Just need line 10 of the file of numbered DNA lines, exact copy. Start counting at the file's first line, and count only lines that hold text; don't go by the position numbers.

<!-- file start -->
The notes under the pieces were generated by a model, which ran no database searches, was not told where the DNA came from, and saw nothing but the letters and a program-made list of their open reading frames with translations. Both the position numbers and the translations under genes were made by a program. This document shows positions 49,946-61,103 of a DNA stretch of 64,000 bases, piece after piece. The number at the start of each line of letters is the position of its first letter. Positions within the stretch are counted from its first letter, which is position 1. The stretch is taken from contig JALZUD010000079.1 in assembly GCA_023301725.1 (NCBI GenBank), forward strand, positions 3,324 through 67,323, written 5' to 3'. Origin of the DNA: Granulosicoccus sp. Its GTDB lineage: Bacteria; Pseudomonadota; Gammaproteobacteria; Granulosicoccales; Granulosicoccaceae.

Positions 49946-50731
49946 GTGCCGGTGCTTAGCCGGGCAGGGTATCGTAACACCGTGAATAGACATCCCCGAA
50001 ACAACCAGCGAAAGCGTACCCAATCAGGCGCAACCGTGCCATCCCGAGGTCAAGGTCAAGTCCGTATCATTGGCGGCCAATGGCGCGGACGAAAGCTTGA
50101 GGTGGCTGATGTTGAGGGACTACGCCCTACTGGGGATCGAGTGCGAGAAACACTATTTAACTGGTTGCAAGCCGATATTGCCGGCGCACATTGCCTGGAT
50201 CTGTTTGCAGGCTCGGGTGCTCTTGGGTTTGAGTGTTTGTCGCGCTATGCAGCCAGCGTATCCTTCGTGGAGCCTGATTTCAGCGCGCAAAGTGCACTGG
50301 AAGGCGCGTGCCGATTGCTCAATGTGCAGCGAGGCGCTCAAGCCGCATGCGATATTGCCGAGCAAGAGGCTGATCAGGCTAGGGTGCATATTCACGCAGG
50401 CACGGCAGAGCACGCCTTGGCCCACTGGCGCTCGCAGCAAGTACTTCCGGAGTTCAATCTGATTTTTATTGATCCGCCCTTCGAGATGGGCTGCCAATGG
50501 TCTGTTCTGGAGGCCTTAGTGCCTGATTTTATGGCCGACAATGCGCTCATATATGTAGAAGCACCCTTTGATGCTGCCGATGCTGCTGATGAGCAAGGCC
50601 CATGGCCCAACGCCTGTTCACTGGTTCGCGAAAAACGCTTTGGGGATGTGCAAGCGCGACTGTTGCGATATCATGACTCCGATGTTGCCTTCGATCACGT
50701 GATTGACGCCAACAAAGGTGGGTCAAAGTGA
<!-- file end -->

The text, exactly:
50601 CATGGCCCAACGCCTGTTCACTGGTTCGCGAAAAACGCTTTGGGGATGTGCAAGCGCGACTGTTGCGATATCATGACTCCGATGTTGCCTTCGATCACGT